Tuesday, April 23, 2013

The Lost and Found Art: Reviving the Pictorial Webster

The Pictorial Webster's, as arranged, printed and bound by John M. Carrera
I love books with pictures. So I now find myself asking why it is that I never knew about the pictorial Webster's dictionaries being printed in the 19th century. These large books with thousands of thin pages displayed pictorial definitions rather than traditional verbal definitions. Several years ago, John Carrera discovered a copy of a pictorial Webster's under his late grandfather's favorite reading chair. After falling in love with the beautifully detailed images, he set about finding where the original typeset blocks for these images ended up. Covered with dust in drawers in Yale's library, Carrera discovered the tens of thousands of engravings that the Merriam-Webster company had gifted the institution. Over the course of the next ten years, Carrera cleaned, restored, and used the engravings to create by hand his own recreation of the pictorial Webster's. The result of his work is absolutely astonishing.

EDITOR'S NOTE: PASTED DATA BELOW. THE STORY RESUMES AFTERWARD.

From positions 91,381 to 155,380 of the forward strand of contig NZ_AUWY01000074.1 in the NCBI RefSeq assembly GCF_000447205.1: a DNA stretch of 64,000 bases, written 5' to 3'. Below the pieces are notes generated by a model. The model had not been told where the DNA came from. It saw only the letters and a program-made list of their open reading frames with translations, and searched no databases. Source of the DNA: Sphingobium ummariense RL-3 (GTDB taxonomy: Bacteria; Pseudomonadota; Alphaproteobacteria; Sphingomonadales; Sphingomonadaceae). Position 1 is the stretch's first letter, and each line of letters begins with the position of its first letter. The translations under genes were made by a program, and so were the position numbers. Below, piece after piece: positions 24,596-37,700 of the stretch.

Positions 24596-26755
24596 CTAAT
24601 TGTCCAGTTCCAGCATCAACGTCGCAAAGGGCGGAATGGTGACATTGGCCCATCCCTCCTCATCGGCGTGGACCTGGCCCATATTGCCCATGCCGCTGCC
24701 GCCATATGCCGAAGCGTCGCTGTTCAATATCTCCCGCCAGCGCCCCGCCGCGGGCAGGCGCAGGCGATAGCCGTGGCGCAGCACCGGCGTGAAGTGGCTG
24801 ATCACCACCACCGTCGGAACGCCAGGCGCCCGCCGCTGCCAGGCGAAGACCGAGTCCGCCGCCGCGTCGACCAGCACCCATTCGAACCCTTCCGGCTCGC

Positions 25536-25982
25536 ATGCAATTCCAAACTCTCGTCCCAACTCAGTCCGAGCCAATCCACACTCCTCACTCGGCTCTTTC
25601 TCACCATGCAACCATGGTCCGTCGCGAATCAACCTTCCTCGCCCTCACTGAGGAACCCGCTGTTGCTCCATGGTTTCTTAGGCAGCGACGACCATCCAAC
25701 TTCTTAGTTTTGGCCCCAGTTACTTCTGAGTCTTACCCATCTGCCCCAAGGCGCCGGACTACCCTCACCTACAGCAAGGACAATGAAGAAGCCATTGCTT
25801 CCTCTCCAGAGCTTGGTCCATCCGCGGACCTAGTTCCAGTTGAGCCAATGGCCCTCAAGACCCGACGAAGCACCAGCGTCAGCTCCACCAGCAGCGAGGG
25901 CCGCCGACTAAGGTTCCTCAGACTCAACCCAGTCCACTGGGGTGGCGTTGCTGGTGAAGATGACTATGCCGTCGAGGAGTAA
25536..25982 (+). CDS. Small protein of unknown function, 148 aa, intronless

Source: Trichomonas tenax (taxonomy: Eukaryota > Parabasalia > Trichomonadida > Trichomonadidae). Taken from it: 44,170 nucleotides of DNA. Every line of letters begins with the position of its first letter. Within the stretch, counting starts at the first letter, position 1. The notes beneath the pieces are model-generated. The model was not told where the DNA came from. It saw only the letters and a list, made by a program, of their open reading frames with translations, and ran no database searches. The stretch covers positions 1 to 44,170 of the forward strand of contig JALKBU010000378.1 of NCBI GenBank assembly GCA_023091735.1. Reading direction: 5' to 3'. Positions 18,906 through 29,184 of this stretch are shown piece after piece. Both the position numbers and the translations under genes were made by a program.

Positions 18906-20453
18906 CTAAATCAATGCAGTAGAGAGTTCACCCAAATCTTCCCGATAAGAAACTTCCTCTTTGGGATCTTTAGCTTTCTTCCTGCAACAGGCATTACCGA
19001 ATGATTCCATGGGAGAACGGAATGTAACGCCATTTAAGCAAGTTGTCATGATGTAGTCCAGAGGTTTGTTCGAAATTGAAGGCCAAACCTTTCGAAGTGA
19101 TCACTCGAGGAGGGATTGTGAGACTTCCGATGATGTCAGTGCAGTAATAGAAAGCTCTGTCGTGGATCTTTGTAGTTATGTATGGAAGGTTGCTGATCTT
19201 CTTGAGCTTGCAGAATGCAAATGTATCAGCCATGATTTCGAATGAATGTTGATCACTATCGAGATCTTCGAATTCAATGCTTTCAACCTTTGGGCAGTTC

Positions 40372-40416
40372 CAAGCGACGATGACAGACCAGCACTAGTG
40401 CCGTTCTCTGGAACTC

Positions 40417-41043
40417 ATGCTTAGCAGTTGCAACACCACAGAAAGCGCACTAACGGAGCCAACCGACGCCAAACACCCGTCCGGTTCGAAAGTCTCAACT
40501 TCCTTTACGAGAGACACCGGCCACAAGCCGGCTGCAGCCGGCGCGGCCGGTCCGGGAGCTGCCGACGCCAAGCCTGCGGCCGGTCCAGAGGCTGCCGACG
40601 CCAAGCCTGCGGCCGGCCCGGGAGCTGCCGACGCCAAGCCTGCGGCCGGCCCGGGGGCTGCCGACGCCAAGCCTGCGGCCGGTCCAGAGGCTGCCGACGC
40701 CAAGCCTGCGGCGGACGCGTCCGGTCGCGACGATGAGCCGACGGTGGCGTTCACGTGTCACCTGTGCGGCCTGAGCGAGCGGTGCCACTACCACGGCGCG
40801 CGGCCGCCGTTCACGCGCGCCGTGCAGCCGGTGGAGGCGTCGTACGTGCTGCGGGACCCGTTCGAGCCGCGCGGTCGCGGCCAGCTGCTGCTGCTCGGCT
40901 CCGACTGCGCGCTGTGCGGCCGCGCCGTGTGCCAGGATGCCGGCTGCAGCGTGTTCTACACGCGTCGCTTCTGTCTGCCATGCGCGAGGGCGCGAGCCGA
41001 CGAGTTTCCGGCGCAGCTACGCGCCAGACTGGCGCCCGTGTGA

"Polypheme" to "Peach" in John Carrera's pictorial Webster's
"Acute Angle" to "Adelphia" in John Carrera's pictorial Webster's
"Rat" to "Rattlesnake" in John Carrera's pictorial Webster's
The following video shows the incredible process he uses to create these masterpieces, of which he created 4,000 by hand. Using a 1938 Model A Linotype machine, he cast the engravings on large sheets of paper, hand cut the pages, sewed the bindings, decorated the fore-edges, and added a stamp and gold leaf to the leather binding.

What an intense labor of love! I absolutely adore book arts and John Carrera's project is truly a masterpiece. It serves as a great reminder of the importance of paper-based reading materials, even though we all love our e-readers.

In that spirit, I'd like to leave you with this hilarious commercial that also extols the virtues of paper... Enjoy, my rustlers of petticoats! Until next time!

1 comment:

  1. hahaha...I love both videos, the incredible labor of love to reproduce and in such gorgeous fashion the pictorial dictionary and the proof of paper's worth! I was reminded though of a more modern, child friendly version of the pictorial dictionary in the old Richard Scarry books for children -- where every image is labeled and identified for young readers. I don't think we shall ever tire of having such texts.